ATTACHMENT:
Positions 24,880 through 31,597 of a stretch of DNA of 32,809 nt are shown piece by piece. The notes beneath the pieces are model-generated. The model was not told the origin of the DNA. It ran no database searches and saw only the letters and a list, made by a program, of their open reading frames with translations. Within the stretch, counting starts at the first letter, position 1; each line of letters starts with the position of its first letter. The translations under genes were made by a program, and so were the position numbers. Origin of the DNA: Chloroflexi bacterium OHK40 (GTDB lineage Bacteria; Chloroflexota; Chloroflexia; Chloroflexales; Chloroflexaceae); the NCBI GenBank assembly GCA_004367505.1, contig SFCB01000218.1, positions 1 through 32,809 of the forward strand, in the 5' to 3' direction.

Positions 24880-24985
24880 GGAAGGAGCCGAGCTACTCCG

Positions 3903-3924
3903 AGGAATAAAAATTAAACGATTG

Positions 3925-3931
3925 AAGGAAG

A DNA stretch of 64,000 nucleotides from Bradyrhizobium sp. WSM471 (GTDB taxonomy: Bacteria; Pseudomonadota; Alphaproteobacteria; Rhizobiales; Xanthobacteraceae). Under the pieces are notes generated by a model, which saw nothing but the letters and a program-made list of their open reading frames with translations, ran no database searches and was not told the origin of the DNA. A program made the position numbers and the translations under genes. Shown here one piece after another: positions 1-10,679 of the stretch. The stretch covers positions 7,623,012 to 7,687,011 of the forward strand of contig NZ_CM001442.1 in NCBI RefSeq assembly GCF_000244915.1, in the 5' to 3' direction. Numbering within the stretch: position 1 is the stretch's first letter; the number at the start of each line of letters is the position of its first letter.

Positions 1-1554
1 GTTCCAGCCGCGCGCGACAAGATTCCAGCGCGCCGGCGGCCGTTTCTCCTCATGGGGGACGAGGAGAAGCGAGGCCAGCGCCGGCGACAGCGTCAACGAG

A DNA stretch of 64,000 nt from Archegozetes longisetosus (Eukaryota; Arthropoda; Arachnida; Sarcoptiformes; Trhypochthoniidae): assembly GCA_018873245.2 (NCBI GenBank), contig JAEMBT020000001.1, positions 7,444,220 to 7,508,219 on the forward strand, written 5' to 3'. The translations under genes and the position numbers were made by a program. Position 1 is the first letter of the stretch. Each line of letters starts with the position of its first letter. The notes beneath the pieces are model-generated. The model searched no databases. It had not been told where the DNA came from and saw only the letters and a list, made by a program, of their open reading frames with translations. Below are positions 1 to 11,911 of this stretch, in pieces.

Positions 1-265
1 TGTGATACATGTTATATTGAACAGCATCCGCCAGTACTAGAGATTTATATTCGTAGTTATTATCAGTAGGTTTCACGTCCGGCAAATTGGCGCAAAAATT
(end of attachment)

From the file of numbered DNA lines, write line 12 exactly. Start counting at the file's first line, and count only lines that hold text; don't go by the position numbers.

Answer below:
Positions 1-265